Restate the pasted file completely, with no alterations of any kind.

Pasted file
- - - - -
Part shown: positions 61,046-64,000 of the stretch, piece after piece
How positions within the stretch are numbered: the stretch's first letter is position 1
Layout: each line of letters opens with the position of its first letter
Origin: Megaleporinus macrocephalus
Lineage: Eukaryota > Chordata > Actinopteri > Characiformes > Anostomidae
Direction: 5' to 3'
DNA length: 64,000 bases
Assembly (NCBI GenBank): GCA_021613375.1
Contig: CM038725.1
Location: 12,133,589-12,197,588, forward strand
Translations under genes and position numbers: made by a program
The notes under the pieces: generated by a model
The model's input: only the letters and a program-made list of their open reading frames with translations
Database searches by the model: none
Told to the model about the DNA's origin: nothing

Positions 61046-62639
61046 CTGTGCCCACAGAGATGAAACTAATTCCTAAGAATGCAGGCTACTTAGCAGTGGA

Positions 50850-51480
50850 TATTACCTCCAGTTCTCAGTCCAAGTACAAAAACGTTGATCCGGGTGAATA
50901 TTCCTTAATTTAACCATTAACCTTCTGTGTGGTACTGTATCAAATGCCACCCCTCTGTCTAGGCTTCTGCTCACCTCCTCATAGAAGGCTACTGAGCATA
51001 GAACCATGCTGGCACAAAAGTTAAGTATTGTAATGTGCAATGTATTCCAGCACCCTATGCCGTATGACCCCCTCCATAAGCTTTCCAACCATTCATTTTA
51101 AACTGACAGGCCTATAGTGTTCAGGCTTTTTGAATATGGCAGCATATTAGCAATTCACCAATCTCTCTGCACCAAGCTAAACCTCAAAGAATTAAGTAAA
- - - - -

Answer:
Part shown: positions 61,046-64,000 of the stretch, piece after piece
How positions within the stretch are numbered: the stretch's first letter is position 1
Layout: each line of letters opens with the position of its first letter
Origin: Megaleporinus macrocephalus
Lineage: Eukaryota > Chordata > Actinopteri > Characiformes > Anostomidae
Direction: 5' to 3'
DNA length: 64,000 bases
Assembly (NCBI GenBank): GCA_021613375.1
Contig: CM038725.1
Location: 12,133,589-12,197,588, forward strand
Translations under genes and position numbers: made by a program
The notes under the pieces: generated by a model
The model's input: only the letters and a program-made list of their open reading frames with translations
Database searches by the model: none
Told to the model about the DNA's origin: nothing

Positions 61046-62639
61046 CTGTGCCCACAGAGATGAAACTAATTCCTAAGAATGCAGGCTACTTAGCAGTGGA

Positions 50850-51480
50850 TATTACCTCCAGTTCTCAGTCCAAGTACAAAAACGTTGATCCGGGTGAATA
50901 TTCCTTAATTTAACCATTAACCTTCTGTGTGGTACTGTATCAAATGCCACCCCTCTGTCTAGGCTTCTGCTCACCTCCTCATAGAAGGCTACTGAGCATA
51001 GAACCATGCTGGCACAAAAGTTAAGTATTGTAATGTGCAATGTATTCCAGCACCCTATGCCGTATGACCCCCTCCATAAGCTTTCCAACCATTCATTTTA
51101 AACTGACAGGCCTATAGTGTTCAGGCTTTTTGAATATGGCAGCATATTAGCAATTCACCAATCTCTCTGCACCAAGCTAAACCTCAAAGAATTAAGTAAA